Emerald City Music: The Miró Quartet
The world-renowned Miró Quartet performs Kevin Puts’ stunning Credo for string quartet in a vogue, open bar setting alongside classic quartets by Haydn and Schumann.
Fri, 12/8, 8pm, 415 Westlake Ave (Seattle) | $45
Sat, 12/9, 7:30pm, Evergreen State College (Olympia) | $10-$43

Seattle Art Song Society: Together
Seattle Art Song Society celebrates the centennial of Finland’s independence with an evening of art songs and Christmas music penned by Finnish composers ranging from Sibelius to Kilpinen, Merikanto, Nummi, and Kuula.
Sat, 12/9, 7:30pm, Queen Anne Christian Church | $20-$40

Cornish Presents: Quince Contemporary Vocal Ensemble
The four-voice, all-woman Quince Contemporary Vocal Ensemble performs a program of genre-bending new repertoire from the 20th and 21st centuries.
Sat, 12/9, 8pm, Cornish College of the Arts, PONCHO Hall | $5-$20

Seattle Mandolin Orchestra: Mandolin Messiah
Handel’s immortal oratorio comes to life on the plucked strings of the Seattle Mandolin Orchestra in this abridged Messiah performance featuring a cast of four vocal soloists and a whole lot of pizzicato.
Sun, 12/10, 7pm, Green Lake United Methodist Church (Seattle) | $15-$20

Portland Cello Project: Celebrating 20 Years of OK Computer
Portland Cello Project’s massive 800-piece repertoire ranges from Bach to Kanye and beyond. The group celebrates 20 years of Radiohead’s OK Computer with a performance at Benaroya Hall featuring special guests Kyleen King and Adam Shearer.
Sun, 12/10, 7:30pm, Benaroya Hall | $35-$40

NOCCO: Mystics, Servants, & Devils
A week before Winter Solstice, the North Corner Chamber Orchestra presents a program contrasting the old and the new, the magical and the devotional. A world premiere of Jim Knapp’s Noverture is paired with works by Bach, Pärt, and Stravinsky.
Sat, 12/16, 2pm, Magnolia United Church of Christ (Seattle) | $15-$20
Sun, 12/17, 7:30pm, The Royal Room | $15-$20

LIVE CONCERT SPOTLIGHT: April 30-May 2

by Maggie Molloy

This week’s sensational concert spotlight has sound sculptures, steelpans, suspended chimes, and oh yeah, a supernatural piano.

Inverted Space Performs Jeff Bowen

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If you like Second Inversion, you’ll love University of Washington’s Inverted Space Ensemble. The local contemporary music group is committed to turning classical music on its head by showcasing diverse new works in adventurous performance spaces and casual concert settings.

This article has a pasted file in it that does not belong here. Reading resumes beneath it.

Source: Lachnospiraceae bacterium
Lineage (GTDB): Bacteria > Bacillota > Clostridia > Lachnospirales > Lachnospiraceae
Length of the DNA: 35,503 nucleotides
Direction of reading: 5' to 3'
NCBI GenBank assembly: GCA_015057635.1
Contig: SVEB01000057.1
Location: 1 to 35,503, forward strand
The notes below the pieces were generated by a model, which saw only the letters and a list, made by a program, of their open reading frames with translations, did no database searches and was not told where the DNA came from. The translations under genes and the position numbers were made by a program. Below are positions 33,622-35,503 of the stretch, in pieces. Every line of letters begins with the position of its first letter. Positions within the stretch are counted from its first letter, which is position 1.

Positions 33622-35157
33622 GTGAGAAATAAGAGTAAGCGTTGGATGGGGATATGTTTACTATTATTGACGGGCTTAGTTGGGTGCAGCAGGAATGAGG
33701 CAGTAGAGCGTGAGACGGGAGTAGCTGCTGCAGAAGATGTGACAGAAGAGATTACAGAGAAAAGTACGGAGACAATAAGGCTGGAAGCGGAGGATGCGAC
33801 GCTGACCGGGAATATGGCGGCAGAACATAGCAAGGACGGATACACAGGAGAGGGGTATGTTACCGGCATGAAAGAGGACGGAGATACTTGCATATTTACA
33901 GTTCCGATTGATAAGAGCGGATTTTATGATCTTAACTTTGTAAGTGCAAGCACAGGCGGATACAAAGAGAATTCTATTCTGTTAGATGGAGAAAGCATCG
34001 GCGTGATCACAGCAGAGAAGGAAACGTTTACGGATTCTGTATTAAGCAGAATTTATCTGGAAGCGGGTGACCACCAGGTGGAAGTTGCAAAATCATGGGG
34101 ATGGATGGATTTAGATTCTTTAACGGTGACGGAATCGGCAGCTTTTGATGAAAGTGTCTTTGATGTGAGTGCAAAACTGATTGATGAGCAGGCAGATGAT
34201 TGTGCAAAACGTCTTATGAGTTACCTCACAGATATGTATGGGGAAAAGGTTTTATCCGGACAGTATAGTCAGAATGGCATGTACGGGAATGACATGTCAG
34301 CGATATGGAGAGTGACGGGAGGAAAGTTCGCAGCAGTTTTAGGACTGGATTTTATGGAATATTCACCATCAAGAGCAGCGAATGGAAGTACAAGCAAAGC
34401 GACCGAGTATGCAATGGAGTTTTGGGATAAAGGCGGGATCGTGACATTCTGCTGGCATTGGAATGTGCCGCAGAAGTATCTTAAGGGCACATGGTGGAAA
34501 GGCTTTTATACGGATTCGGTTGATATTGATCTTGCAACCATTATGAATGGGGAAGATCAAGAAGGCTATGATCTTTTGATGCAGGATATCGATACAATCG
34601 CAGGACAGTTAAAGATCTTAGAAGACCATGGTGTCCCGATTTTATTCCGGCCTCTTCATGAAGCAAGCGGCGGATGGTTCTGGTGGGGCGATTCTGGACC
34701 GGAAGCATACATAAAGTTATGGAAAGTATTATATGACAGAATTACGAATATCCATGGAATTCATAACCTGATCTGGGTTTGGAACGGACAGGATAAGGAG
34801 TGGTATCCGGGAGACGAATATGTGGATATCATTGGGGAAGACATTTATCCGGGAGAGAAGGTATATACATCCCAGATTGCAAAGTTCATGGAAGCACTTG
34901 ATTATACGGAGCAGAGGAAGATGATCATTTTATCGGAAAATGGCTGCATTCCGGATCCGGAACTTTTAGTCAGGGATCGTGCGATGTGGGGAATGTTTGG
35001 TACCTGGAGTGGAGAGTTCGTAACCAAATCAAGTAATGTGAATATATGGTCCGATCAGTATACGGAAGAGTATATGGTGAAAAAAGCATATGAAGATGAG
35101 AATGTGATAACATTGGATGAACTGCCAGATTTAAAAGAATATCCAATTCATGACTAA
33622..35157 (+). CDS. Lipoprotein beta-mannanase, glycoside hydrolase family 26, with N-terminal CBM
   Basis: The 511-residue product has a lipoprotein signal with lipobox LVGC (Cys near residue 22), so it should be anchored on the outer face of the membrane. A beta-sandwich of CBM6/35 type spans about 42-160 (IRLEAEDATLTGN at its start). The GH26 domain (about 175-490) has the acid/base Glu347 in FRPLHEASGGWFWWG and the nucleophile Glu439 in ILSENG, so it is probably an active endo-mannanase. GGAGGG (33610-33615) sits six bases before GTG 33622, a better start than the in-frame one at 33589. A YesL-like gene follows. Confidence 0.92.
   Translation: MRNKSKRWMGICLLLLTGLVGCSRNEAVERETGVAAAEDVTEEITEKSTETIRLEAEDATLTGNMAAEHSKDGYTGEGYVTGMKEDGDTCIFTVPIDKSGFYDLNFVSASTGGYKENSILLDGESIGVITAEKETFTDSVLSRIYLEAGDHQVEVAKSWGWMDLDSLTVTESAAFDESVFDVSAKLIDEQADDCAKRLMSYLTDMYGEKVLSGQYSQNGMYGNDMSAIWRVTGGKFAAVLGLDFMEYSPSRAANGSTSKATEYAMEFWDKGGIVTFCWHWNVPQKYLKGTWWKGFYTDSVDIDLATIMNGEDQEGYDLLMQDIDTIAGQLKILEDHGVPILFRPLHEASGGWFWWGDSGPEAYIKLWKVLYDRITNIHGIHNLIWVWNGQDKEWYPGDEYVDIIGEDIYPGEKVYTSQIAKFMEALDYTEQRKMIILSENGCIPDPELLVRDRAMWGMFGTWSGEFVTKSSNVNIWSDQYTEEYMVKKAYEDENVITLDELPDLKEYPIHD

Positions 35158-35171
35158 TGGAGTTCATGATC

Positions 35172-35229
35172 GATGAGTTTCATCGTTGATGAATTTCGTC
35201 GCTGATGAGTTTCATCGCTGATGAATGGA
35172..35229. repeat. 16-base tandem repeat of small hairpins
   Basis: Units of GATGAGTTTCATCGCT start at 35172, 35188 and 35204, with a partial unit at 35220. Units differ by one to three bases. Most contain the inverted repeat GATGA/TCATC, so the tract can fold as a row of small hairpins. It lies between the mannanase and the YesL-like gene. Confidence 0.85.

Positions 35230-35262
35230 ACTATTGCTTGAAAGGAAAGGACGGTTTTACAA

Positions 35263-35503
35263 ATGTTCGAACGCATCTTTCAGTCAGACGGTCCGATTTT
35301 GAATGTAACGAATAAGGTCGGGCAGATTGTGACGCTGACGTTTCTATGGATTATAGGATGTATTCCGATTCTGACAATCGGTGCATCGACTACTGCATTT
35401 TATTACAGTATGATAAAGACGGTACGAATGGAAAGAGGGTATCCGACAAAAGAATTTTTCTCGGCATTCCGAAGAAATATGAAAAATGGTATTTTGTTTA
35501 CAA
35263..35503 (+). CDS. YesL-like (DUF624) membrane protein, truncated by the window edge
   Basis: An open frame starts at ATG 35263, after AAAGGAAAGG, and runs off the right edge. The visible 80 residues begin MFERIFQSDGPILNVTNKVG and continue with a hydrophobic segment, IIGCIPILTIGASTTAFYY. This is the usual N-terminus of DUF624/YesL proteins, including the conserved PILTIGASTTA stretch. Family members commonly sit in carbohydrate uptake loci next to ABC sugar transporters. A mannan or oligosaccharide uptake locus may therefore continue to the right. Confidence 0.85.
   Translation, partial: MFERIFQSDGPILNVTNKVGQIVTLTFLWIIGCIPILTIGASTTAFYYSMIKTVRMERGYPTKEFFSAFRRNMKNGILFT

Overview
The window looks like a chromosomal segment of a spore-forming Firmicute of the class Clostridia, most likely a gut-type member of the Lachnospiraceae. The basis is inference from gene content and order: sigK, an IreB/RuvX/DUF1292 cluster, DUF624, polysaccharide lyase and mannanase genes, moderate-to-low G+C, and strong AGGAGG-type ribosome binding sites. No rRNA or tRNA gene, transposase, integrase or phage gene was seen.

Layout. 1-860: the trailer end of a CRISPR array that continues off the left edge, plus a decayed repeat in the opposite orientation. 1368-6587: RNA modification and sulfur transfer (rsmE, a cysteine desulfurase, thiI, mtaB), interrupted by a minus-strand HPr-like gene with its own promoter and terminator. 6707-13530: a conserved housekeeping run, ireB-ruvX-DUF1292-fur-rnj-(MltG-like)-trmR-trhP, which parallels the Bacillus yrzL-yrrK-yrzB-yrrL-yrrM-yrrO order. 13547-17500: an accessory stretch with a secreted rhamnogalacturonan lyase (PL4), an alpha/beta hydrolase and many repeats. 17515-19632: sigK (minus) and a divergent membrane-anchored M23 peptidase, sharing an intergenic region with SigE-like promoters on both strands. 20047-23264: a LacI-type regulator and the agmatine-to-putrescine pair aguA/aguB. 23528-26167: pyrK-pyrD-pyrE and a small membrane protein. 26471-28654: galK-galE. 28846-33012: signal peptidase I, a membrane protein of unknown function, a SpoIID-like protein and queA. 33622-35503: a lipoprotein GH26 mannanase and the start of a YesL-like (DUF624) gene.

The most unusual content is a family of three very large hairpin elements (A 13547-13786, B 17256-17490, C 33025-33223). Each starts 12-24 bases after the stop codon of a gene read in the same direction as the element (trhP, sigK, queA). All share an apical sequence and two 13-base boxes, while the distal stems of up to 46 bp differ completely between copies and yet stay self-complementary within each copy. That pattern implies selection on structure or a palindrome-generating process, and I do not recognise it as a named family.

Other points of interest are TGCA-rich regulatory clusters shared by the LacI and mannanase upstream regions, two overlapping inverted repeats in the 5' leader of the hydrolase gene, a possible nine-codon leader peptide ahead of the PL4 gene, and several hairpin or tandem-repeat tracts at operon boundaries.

This week, you can hear them perform an eclectic collection of new works for chamber ensemble by composer Jeff Bowen. The program includes a variety of pieces featuring imaginative instrumentation, including “what will sound (has already sounded)” for violin and electronics, “Pan, Sinking” for steelpan and 10 instruments, “Stalasso II” for flute, violin, cello, and piano, “Turbulent Field” for bassoon and harp, and a String Quartet.

The performance is this Thursday, April 30 at 7:30 p.m. at the Chapel Performance Space at the Good Shepherd Center in Wallingford.

Seattle Symphony’s [untitled 3]

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If you think playing piano is impressive, wait until you see international sound sculptor Trimpin’s latest work: a piano that can be played and conducted without even being touched. The Seattle Symphony Music Alive Composer in Residence is being featured in the final indescribable, undefinable [untitled] event of the Seattle Symphony season this weekend.

Like the other events in this casual, late-night series, [untitled 3] will feature musical works by contemporary composers who think outside of the box, off the stage, and beyond the concert hall. This weekend’s event includes the latest premiere from Trimpin, featuring the aforementioned magical piano, suspended chimes, a wandering soprano, and much more!

The event will also celebrate the 100th birthday of the late American composer George Perle by featuring performances of a selection of musical sound worlds from throughout his compositional career.

 

The performance is this Friday, May 1 at 10 p.m. in Benaroya Hall’s Samuel and Althea Stroum Grand Lobby.

Washington Composers Forum: Transport Series